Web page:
Diabetes is a significant risk factor for both microvascular and macrovascular disease, leading to various complications.[20] Distinct patterns of central fat deposition, ectopic fat storage, and reduced lean mass have been linked to metabolic abnormalities and the development of diabetes.[21] Studies have shown that the prognosis of arterial stiffness and the likelihood of subsequent cardiovascular events can be predicted by assessing central/visceral obesity through anthropometric indices.[22] In our study, the ABPI score was found to correlate positively with AVI in normal-weight diabetic patients, while the same was not observed in obese diabetic patients. Many studies have suggested that AVI strongly correlates with WC and VF%, measures of central obesity.[23] In line with the previous study, we also got a strong positive correlation of AVI with WC and VF%. A positive correlation of AVI with measures of abdominal obesity suggests that greater AVI is associated with greater body fat percentage. A positive correlation of ABPI score with AVI may indicate the presence of arterial stiffness in these groups of patients. An increased ABPI is associated with chronic DM, leading to arterial calcification, which, in turn, exacerbates arterial stiffness, resulting in abnormally high systolic blood pressure. Conflicting findings have been reported regarding the association of arterial stiffness with ABPI. Pulse wave velocity (PWV) is one of the non-invasive methods for the measurements of arterial stiffness. Some studies have reported a contrary relationship between PWV and ABPI.[24,25] In a study, BMI showed a negative correlation with PWV, and this association remains independent of blood pressure, suggesting that obesity might have a protective effect.[26] However, some other studies suggested that BMI was positively correlated with PWV, suggesting that obesity accelerates the progression of arterial stiffness.[27] Some researchers did not find any association between obesity and arterial stiffness,[28] while others reported that in normal-weight diabetic patients, increased visceral adiposity only contributes to arterial stiffening but also leads to the advancement of structural changes in the arteries.[29] In a study, a significant linear association of brachial PWV (BaPWV) with BMI and systolic and diastolic blood pressure was observed. Among individuals with comparable brachial systolic pressure, those with normal weight exhibited higher BaPWV compared to obese subjects, suggesting the presence of increased arterial stiffness in the normal-weight group of individuals.[30]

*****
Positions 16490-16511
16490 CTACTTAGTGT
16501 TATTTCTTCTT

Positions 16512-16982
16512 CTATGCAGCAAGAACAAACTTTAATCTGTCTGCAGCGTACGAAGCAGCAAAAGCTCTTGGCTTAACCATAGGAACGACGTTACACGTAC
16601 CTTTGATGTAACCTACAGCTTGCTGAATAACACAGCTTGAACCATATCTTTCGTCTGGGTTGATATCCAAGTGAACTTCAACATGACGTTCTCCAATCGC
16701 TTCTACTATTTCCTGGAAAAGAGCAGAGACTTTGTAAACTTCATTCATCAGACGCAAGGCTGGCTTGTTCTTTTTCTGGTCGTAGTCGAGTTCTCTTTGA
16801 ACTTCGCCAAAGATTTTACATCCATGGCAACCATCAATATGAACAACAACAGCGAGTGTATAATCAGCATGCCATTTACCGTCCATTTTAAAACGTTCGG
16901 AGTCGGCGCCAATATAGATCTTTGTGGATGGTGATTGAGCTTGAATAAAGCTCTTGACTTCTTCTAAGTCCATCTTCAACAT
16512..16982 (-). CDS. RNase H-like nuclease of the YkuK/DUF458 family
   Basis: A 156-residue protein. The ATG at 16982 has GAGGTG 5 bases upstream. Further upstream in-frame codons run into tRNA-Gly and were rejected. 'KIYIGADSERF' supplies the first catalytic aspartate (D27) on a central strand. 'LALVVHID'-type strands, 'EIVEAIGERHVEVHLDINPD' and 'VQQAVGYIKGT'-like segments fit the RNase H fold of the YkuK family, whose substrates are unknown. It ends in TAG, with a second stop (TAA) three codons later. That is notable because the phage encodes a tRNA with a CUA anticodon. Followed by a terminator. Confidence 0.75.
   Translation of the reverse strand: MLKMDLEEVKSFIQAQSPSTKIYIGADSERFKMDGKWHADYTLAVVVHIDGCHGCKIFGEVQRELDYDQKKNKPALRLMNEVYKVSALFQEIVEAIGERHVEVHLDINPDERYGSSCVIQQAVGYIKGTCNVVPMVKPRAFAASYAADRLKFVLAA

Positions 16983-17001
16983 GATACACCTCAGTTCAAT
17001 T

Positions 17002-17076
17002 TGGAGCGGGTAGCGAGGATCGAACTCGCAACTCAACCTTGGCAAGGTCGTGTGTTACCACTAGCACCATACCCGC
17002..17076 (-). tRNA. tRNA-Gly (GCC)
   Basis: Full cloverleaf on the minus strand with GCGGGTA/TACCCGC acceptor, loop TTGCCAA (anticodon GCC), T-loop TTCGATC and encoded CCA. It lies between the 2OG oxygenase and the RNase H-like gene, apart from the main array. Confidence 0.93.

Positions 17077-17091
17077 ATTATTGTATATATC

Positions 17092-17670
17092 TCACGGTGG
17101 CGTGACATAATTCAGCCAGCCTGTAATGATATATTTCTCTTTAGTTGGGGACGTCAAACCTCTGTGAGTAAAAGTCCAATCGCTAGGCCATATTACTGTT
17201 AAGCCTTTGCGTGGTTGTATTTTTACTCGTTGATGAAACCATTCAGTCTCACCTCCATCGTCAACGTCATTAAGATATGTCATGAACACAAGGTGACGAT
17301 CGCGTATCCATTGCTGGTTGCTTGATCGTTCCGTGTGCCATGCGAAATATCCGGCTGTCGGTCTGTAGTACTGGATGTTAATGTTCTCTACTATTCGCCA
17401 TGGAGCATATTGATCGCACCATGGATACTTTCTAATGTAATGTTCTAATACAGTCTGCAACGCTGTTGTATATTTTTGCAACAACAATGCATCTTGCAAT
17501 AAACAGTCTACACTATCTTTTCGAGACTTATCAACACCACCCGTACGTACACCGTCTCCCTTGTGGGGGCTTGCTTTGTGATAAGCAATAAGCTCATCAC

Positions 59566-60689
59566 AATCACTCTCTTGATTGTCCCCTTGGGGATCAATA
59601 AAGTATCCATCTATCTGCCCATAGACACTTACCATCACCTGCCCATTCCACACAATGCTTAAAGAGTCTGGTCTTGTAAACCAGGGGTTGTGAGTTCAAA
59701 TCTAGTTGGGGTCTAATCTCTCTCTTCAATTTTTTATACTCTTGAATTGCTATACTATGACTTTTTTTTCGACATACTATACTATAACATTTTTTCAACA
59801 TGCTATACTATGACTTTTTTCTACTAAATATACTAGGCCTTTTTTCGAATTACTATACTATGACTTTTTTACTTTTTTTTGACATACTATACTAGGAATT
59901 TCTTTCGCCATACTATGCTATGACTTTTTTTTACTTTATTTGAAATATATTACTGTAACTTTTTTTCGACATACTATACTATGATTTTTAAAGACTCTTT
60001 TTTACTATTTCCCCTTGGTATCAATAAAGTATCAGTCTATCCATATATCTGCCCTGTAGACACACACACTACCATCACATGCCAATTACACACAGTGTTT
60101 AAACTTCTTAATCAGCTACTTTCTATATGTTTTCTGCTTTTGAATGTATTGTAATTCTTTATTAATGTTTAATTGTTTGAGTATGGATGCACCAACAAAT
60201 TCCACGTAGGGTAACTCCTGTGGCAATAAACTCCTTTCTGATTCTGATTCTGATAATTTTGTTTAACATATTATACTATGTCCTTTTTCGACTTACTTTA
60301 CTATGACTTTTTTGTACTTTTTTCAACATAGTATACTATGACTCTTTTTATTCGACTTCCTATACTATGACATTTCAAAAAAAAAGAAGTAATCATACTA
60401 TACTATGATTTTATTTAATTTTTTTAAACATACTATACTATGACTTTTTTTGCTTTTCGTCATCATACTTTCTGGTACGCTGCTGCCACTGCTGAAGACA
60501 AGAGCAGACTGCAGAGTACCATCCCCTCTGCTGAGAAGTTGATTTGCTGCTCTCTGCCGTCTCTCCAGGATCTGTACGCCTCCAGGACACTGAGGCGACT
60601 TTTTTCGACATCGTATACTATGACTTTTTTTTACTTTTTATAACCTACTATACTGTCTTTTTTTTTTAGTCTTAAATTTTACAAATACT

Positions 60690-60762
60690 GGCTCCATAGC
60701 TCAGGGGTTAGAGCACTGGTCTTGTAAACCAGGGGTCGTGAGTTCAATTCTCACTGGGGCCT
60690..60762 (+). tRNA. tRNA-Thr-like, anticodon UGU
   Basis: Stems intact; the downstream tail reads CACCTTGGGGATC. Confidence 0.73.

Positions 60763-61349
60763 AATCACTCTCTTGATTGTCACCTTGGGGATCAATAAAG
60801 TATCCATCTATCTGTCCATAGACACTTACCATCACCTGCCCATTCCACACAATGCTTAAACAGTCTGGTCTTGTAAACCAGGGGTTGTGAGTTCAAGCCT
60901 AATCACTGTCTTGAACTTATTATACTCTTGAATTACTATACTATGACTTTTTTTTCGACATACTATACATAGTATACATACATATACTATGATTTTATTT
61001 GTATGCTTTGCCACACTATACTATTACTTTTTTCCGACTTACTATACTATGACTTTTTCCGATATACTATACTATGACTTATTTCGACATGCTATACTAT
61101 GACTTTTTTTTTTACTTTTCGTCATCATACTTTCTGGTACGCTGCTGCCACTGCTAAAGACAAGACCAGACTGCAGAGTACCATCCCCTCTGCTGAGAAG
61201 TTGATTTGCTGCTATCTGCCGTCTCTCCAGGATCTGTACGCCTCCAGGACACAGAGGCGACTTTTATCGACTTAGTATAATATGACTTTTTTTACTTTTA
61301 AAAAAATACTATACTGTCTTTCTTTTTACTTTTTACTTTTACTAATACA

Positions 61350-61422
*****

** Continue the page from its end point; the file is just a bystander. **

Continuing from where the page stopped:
However, the relationship between PWV and ABPI in individuals without arterial stiffness in the lower extremities has not been fully clarified. A study reported a positive correlation between PWV and ABPI in subjects aged between 21 and 89 years old.[31] In a study, a U-shaped association of ABPI with PWV was reported.[32] Further, a study conducted by Rabkin et al. reported a significant negative correlation between ABPI and augmentation index (a measure of arterial stiffness) in a person without PAD, that is, an ABPI of > 1.0. They included only those patients who had ABPI >1.0.[33] In the present study, the mean WC was 87.51 ± 8.31 among lean diabetics, which is in the normal range according to the World Health Organization cutoffs, and it correlates with AVI and ABPI, which indicates that increase in visceral obesity within normal cutoffs may reduce the chances of developing PAD. However, in the obese/overweight group of patients, the mean WC was 100.47 ± 9.91, which is beyond the normal range, suggesting that with a higher range of WC, a person may be more prone to develop PAD. In lean diabetic patients, increased AVI is associated with higher ABPI Value, suggesting that in lean individuals, increased central adiposity may lead to calcification of the medial artery, being responsible for increasing arterial stiffness. We cannot rule out the possibility of increasing arterial stiffness with increasing WC and AVI in lean diabetic patients as compared to obese T2DM patients.

CONCLUSION

In normal-weight diabetic patients, a positive correlation of AVI with ABPI may be suggestive of the medial artery calcification in these patients, which is responsible for increasing arterial stiffness. High ABPI value could be an important marker for the detection of cardiovascular complications in T2DM patients without PAD.

Ethical approval

Approved by the Institutional Ethics Committee Letter No. Dean/2019/EC/1754.

Declaration of patient consent

The authors certify that they have obtained all appropriate patient consent.

Conflicts of interest

There are no conflicts of interest.

Use of artificial intelligence (AI)-assisted technology for manuscript preparation

The authors confirm that there was no use of artificial intelligence (AI)-assisted technology for assisting in the writing or editing of the manuscript and no images were manipulated using AI.

Financial support and sponsorship

Nil.